If something can leave a mark, I am liable to use it. Tippex, correction pens, paint sticks, anything that can write at all I will use it or find a way to use it and leave my mark.

13. Graffiti art often carries a sense of anonymity or pseudonymity. What significance does your chosen artist name or tag hold for you, and how does it contribute to your artistic identity?

I guess originally it was sort of like a teaser piece of information about me.


green and black esto throwie

14. Collaboration is a common aspect of graffiti culture. Have you worked on any collaborative projects or participated in group exhibitions? How does collaboration influence your artistic process and the final outcome of your work?

Collab walls are always the best walls. Whenever you finally get your whole crew together to get a production done, the feeling can’t really be beaten. There always an essence of influence between one another while doing pieces in a production as one person may say to another little bits and pieces they have missed or something they may add in that originally, they wouldn’t have, but overall making the pieces come together and set on the wall themed or not themed is still a great feeling.

15. Technology has made a significant impact on various art forms. How has technology influenced graffiti art, if at all? Do you incorporate digital tools or techniques into your work?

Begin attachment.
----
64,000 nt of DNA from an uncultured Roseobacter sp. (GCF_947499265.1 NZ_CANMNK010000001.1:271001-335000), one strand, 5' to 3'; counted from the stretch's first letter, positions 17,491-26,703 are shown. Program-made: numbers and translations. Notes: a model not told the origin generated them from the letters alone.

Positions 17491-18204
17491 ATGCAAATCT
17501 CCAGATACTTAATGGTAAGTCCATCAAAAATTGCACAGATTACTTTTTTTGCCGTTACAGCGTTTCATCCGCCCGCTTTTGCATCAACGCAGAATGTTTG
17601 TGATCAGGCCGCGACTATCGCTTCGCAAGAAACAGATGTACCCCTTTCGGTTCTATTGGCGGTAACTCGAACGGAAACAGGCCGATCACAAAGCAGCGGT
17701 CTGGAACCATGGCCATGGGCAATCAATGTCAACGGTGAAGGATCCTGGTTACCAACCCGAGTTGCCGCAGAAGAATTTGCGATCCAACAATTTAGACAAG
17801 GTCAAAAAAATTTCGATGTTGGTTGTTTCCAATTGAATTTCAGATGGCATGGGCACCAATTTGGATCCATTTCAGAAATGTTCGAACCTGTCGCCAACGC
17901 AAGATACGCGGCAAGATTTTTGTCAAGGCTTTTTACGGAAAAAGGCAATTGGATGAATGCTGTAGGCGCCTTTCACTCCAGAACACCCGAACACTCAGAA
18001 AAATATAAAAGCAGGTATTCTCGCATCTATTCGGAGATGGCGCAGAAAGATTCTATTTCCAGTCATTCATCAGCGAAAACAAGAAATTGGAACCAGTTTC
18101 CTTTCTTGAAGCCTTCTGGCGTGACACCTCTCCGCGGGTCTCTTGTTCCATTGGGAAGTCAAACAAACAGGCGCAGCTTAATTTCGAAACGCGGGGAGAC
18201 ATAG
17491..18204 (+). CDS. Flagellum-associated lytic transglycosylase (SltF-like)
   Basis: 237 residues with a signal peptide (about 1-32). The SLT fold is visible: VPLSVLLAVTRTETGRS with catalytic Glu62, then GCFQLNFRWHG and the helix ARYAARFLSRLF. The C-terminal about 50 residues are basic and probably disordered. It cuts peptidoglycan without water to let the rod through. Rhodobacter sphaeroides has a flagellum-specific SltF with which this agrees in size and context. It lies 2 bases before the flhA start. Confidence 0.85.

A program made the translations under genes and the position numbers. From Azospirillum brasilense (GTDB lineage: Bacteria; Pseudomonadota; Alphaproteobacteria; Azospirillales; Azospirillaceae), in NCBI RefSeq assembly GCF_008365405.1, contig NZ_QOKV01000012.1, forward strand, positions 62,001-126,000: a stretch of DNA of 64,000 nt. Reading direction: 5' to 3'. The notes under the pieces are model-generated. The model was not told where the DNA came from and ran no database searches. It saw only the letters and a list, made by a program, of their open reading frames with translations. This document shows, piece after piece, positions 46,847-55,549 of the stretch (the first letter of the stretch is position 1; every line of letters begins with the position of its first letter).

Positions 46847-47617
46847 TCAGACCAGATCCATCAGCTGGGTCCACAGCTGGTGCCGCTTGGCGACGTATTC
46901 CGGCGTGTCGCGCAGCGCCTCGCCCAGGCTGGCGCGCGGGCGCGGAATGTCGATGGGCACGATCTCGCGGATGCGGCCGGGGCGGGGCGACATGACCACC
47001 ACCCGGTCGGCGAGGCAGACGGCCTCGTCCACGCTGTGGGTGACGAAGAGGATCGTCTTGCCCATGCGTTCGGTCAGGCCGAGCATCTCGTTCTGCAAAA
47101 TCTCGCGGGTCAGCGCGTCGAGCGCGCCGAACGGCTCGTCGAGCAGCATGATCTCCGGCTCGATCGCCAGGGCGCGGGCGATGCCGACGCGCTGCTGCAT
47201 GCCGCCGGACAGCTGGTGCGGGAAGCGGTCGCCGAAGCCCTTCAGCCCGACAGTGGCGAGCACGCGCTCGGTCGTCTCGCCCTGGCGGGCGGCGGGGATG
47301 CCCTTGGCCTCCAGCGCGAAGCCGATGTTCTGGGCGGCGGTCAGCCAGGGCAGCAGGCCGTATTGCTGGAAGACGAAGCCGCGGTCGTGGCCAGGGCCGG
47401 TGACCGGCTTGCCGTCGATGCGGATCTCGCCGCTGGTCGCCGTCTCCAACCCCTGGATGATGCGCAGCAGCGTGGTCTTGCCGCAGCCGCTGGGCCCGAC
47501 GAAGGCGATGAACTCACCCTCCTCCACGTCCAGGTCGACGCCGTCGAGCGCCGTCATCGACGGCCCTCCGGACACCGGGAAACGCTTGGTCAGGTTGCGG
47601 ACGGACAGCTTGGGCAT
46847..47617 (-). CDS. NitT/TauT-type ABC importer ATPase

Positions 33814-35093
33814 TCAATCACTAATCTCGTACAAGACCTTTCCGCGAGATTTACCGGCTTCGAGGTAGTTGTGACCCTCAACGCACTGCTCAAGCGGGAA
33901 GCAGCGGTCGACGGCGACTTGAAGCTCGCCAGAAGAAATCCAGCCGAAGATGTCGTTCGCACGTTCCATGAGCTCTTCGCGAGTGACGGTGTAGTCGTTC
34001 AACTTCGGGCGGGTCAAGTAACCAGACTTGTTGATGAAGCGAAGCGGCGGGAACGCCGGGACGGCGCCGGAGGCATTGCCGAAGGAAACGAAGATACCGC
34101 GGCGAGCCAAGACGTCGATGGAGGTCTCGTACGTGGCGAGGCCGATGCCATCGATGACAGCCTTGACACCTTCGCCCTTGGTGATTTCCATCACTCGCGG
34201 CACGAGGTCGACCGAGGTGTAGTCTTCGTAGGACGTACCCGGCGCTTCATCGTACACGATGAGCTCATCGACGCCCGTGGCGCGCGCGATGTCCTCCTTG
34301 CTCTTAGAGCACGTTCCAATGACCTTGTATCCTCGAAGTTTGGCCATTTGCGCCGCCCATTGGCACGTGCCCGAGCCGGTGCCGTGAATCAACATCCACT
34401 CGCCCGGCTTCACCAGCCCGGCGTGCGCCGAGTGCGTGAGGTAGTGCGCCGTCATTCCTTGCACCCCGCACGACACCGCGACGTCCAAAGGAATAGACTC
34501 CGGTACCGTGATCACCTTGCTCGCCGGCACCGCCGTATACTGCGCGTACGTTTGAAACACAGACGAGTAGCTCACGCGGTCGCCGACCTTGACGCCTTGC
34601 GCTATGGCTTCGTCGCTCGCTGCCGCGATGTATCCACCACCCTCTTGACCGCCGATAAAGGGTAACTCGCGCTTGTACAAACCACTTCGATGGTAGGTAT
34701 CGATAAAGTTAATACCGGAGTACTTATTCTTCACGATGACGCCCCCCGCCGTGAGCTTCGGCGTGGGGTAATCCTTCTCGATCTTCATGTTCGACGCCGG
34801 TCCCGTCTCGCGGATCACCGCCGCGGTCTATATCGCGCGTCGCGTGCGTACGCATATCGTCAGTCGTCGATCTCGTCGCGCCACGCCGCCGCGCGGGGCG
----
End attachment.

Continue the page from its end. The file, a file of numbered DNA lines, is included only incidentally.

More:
I strictly operate on the ideology that digital graffiti is not graffiti, in any sense of the word or action. I do not use digital tools, nor do I enjoy creating art on digital spaces. In terms of technological influence, Instagram has had a huge affect on graffiti and the way in which we consume graffiti media, you may also realise that the graffiti scene is completely over-saturated especially within the online space. I don’t have much respect for those who only write digital graffiti as to me, they are not a writer. Not in the true essence of the term anyways. But if a true writer, from the streets, then goes digital, this to me is acceptable.

16. Many graffiti artists have transitioned from the streets to galleries, showcasing their work in more traditional art spaces. What are your thoughts on this evolution, and have you exhibited your art in gallery settings?